‘clusterbusting hallucinations’: Speed in Steve Aylett’s Bigot Hall

Steve Aylett Speed

This essay by Robert Kiely will be included in the book To Unearth the Bruises Underground: The Fanatical Oeuvre of Steve Aylett (Anti-Oedipus Press, 2014), edited by D. Harlan Wilson and Bill Ectric. You can also check out Aylett’s latest project at UNBOUND.

The essay begins:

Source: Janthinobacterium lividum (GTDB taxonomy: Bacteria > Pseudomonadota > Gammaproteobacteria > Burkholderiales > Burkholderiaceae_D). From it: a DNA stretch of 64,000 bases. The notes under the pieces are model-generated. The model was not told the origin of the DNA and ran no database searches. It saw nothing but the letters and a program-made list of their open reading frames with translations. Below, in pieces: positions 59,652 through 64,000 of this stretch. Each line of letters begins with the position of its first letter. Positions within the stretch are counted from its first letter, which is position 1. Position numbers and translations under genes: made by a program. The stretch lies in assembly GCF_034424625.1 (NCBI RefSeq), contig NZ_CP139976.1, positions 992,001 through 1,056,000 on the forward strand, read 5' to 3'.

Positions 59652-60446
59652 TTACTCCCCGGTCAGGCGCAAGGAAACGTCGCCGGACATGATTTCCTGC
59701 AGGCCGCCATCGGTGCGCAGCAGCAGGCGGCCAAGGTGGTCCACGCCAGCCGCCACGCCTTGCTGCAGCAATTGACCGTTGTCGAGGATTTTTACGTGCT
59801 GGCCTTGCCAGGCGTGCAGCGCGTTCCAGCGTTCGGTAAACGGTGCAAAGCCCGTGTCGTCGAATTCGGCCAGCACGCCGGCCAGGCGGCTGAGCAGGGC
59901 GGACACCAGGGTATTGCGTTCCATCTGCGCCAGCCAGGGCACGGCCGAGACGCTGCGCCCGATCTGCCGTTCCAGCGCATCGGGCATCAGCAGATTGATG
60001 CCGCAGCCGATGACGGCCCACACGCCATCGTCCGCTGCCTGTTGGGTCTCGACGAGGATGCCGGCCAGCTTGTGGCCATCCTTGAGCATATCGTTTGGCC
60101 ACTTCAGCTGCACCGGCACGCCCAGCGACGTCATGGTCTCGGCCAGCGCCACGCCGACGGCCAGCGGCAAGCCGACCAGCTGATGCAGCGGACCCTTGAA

Speed engenders the unexpected. It is often considered a pleasure in and of itself, or a drug, an intensifier. It is difficult to read the work of Steve Aylett without some level of bewilderment – this work puts us on the alert, strains our nerves. This prose is uncompromisingly fast – the rapidity exceeds our ratiocination, and in what follows I want to think about how his texts figure their highly self-conscious speed. One of the primary methods for doing so is to approach it negatively, by lambasting other novelists for being slow – in Atom (2000) the hapless victim is John Updike.[2] Ernest Hemingway comes in for a similar berating in Bigot Hall (1995), which I will subject to some analysis. When these texts complain about slowness, they seem to equate originality with speed and volume of content. Aylett’s books are baroque in their density, speed, and finely crafted detail; they are overcrowded, they dazzle and distort rather than producing a coherent picture of their narrative world – and this is one of their unique selling points.

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